Whether you're cheering at a ballpark, checking out the latest box office release, or settling down on the sofa for family movie night, popcorn has been one of America's most beloved snack-time sidekicks for decades.
If you've ever wondered what's going on inside your microwave as you pop up this tasty treat, grab a front-row seat and find out what all the noise is about. It's time to go behind the scenes with one of the world's oldest snack foods!
So what makes popcorn pop? And why doesn't all corn pop when heated? The answer is a matter of simple science. Popcorn is a special kind of corn. Of all the types of corn, popcorn is the only variety that pops.
Inside each kernel of popcorn is a tiny droplet of water surrounded by a hard shell called a hull. As the popcorn is heated, the water turns into steam, which builds pressure inside the kernel. When the hull can no longer contain the pressure — POP! — the kernel explodes and a fluffy new piece of popcorn is born.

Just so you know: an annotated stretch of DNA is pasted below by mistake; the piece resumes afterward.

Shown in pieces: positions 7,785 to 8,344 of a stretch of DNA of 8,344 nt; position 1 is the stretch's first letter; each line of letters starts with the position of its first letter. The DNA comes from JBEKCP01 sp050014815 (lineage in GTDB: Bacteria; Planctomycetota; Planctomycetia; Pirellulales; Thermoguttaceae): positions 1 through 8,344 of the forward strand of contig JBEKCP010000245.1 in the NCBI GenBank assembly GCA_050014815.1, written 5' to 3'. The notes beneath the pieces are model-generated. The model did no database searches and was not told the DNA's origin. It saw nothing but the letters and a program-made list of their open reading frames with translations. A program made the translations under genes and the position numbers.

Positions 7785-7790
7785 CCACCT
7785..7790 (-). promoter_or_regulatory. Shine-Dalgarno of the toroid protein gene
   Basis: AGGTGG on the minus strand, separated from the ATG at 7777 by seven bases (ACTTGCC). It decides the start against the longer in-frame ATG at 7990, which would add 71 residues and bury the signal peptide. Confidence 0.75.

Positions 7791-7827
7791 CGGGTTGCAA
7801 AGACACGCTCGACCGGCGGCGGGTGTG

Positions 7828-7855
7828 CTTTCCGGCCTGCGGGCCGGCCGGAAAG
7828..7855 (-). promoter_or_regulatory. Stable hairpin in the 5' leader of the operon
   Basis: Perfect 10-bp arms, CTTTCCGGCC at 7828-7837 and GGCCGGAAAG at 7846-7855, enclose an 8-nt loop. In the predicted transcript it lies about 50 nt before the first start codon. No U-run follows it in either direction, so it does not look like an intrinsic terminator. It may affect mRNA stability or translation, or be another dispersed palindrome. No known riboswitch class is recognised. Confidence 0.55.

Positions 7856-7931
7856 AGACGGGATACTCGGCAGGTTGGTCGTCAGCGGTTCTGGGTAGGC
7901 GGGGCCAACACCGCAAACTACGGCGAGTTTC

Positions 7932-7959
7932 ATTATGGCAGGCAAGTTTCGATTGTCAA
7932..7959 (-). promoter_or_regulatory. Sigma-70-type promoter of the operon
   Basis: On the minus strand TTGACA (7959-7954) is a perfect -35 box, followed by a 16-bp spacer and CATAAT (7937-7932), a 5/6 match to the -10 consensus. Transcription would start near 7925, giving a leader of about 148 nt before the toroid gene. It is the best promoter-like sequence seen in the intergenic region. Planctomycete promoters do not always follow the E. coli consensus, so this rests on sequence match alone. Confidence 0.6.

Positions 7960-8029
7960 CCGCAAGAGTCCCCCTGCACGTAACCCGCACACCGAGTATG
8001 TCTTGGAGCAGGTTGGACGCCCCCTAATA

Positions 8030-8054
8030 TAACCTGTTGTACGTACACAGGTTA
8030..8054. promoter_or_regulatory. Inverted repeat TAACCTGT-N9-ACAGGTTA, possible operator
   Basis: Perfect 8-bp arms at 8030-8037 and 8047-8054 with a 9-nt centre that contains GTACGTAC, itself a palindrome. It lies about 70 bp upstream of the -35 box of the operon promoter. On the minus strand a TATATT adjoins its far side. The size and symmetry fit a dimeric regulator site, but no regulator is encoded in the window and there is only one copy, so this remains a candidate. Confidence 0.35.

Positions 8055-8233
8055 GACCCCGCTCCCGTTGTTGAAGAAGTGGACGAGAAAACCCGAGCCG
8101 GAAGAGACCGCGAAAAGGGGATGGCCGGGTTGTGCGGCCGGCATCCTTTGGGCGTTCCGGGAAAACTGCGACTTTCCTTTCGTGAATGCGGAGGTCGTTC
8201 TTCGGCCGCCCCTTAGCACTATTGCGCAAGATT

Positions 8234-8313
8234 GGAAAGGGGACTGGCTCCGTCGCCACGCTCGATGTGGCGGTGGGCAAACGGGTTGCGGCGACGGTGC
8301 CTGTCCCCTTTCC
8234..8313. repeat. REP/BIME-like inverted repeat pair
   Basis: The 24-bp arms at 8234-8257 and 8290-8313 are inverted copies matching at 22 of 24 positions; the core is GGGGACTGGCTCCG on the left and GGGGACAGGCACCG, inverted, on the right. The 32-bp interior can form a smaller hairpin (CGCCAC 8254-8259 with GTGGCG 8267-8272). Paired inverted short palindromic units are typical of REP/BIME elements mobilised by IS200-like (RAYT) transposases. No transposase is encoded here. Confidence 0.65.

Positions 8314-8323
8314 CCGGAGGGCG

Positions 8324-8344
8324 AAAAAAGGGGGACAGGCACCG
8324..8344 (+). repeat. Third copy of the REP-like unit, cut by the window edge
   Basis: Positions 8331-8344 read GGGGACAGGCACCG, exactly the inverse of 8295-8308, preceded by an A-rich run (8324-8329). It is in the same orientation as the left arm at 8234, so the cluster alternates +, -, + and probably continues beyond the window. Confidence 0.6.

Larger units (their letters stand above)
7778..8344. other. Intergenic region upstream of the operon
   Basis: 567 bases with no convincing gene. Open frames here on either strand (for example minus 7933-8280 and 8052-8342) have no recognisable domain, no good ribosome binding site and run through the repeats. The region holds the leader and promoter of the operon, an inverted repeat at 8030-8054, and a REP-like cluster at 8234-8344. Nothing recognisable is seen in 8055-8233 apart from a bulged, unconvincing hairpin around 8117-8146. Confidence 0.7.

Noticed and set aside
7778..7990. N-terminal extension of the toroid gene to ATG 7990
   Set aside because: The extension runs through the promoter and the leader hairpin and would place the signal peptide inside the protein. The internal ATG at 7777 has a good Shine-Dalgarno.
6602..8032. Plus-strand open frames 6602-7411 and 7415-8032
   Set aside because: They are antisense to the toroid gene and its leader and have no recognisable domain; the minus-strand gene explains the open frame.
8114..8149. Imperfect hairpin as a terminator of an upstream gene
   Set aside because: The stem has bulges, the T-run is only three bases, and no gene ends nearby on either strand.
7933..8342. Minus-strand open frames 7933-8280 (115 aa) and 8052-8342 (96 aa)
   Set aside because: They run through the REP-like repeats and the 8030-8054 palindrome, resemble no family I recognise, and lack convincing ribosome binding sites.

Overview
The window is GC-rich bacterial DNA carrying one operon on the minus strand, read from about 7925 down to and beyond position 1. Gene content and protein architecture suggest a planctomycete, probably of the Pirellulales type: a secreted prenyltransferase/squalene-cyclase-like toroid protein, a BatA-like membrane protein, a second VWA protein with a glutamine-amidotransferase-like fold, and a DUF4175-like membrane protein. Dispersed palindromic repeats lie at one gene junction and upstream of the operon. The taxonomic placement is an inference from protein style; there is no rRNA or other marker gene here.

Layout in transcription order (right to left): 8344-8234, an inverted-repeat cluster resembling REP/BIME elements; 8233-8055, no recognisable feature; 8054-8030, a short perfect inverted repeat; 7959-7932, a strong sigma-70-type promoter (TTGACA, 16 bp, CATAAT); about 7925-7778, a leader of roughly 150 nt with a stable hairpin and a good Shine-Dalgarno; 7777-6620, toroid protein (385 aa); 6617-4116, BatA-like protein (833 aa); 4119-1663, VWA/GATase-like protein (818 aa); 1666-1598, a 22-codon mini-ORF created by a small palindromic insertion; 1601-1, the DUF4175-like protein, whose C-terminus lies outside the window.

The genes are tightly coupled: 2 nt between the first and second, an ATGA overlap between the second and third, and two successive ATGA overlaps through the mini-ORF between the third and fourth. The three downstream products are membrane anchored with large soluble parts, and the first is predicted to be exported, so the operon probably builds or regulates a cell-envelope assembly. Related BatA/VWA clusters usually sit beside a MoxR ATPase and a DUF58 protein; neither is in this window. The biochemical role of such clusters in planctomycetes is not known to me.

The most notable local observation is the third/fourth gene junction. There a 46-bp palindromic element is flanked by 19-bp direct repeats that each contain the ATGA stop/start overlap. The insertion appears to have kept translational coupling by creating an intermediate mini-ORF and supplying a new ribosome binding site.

In America, consumption of popcorn rose steadily with the increasing popularity of television sets in the home during the 1950s. As more people began staying home and tuning into their TV for entertainment, they found themselves craving a salty snack. The natural choice, of course, was popcorn!
Long before the television was ever invented, however, popcorn was a part of American culture. Some historians even suggest Native Americans introduced the Pilgrims to popcorn when they brought it to the first Thanksgiving feast.
Though Americans consume more popcorn than any other country in the world today, archeologists have found popcorn kernels in New Mexican caves they believe to be more than 4,000 years old, suggesting this savory snack has been a part of cultures around the world for centuries.
When Spanish explorers arrived in Mexico, they discovered the Aztec Indians used popcorn to make the garlands, headdresses and ornaments they wore during “popcorn dances." The Indians used to tell a legend explaining the popcorn phenomenon.